The problem is that Internet communication has already started a process of consolidation similar to what happened with print and electronic media, and even in this embryonic stage it seems fairly clear what the hazards will be. What they will not be — at least in America — is the kind of heavy handed, obvious, hard censorship tried in Egypt and Lybia. Instead it will be the kind of soft censorship where things just seem to go wonky. We have seen exactly that with the Wall Street protests. Yahoo was caught red handed censoring emails that referenced the dreaded site OccupyWallStreet.org, then bleated out a couple of "it really would have been better to just keep your mouth shut" excuses.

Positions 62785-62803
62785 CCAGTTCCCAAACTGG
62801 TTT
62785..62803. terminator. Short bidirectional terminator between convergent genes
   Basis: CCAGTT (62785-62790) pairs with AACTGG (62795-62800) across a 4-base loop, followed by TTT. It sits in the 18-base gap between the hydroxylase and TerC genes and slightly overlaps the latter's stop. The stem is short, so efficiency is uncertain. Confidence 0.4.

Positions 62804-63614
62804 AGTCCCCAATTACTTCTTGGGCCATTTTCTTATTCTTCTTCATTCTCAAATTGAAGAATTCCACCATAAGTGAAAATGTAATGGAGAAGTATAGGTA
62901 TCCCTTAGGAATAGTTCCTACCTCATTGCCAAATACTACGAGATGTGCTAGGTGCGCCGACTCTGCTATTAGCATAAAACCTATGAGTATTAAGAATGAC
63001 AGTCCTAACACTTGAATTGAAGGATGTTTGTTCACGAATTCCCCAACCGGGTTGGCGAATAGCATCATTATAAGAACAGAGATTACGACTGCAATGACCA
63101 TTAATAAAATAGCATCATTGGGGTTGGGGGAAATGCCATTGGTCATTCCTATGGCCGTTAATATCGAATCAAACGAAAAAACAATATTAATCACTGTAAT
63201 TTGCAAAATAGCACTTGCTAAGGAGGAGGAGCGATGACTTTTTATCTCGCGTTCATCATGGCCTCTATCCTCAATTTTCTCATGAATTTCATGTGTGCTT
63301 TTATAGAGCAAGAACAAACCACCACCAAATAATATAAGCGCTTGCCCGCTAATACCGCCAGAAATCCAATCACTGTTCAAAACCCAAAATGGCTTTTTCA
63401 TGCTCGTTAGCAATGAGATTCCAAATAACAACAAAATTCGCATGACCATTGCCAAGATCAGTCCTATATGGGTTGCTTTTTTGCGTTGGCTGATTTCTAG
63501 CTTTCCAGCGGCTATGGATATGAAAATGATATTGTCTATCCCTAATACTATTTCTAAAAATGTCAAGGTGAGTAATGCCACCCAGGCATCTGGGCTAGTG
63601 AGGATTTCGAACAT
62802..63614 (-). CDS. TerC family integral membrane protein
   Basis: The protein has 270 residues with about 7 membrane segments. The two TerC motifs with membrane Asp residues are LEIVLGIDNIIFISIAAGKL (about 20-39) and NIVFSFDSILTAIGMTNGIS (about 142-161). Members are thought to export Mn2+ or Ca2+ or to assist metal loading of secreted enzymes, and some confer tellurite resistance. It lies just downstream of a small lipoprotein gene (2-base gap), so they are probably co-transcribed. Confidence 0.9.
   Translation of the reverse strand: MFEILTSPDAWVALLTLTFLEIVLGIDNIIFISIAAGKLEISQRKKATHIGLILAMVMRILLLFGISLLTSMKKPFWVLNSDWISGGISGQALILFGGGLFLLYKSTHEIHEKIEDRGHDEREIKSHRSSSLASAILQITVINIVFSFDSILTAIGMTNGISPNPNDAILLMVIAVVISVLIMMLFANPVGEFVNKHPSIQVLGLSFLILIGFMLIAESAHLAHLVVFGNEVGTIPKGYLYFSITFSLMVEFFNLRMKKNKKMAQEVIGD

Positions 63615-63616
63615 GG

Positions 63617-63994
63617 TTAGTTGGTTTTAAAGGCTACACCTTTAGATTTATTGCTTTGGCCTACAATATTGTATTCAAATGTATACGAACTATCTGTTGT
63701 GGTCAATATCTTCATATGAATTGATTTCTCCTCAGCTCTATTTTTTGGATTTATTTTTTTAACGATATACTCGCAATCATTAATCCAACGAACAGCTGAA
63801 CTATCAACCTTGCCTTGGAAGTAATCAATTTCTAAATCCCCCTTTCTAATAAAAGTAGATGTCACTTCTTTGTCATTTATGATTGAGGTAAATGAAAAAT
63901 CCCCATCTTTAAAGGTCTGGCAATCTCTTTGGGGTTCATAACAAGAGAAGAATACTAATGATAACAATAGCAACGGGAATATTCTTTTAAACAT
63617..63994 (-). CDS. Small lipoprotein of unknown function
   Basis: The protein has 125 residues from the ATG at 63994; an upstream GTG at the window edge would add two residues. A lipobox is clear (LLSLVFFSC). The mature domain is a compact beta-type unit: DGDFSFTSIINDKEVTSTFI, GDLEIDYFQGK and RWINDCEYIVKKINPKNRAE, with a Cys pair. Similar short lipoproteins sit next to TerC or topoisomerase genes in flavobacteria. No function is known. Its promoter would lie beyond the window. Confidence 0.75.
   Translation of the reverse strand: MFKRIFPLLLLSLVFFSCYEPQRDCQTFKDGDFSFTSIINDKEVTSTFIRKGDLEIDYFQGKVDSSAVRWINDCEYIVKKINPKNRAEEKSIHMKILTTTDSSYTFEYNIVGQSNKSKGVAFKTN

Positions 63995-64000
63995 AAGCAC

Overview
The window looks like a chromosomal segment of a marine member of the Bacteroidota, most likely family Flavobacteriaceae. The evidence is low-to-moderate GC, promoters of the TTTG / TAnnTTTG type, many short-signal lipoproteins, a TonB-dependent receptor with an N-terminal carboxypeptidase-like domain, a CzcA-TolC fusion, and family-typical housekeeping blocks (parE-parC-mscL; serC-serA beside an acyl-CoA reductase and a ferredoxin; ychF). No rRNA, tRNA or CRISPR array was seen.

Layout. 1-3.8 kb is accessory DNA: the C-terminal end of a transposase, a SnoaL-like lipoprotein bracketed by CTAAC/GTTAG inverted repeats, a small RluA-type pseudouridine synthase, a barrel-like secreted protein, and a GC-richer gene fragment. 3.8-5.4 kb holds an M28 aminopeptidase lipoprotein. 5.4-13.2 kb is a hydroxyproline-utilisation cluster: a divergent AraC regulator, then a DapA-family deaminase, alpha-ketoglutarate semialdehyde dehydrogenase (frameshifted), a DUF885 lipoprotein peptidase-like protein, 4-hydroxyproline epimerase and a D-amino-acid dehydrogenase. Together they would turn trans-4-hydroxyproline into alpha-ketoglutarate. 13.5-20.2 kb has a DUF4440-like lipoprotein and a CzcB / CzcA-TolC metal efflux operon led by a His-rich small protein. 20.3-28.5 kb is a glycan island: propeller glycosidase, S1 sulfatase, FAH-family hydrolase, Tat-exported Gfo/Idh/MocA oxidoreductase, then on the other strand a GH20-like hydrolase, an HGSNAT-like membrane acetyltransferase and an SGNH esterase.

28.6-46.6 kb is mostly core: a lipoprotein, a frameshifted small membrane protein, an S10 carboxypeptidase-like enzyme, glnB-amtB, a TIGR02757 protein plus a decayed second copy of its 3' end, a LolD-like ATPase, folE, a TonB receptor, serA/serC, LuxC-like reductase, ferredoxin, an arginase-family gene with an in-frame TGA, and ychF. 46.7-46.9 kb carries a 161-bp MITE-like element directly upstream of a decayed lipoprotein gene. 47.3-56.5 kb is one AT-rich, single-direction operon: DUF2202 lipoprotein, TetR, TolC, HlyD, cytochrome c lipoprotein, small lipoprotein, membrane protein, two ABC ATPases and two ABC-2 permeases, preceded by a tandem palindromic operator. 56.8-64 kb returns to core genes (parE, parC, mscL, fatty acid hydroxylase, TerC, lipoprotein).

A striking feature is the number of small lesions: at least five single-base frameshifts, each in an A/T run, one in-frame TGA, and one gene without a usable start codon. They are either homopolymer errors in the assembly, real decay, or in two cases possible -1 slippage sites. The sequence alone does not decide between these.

Google looked like it was suppressing page view totals for one of the protest videos, with (if the screen shot can be believed) the combined likes and dislikes exceeding the ostensible number of views.
He goes on to observe that detecting Interent censorship is difficult because it is not easy to know if a problem is from user error, buggy code, or old fashioned censorship."
The sooner you fall behind, the more time you have to catch up.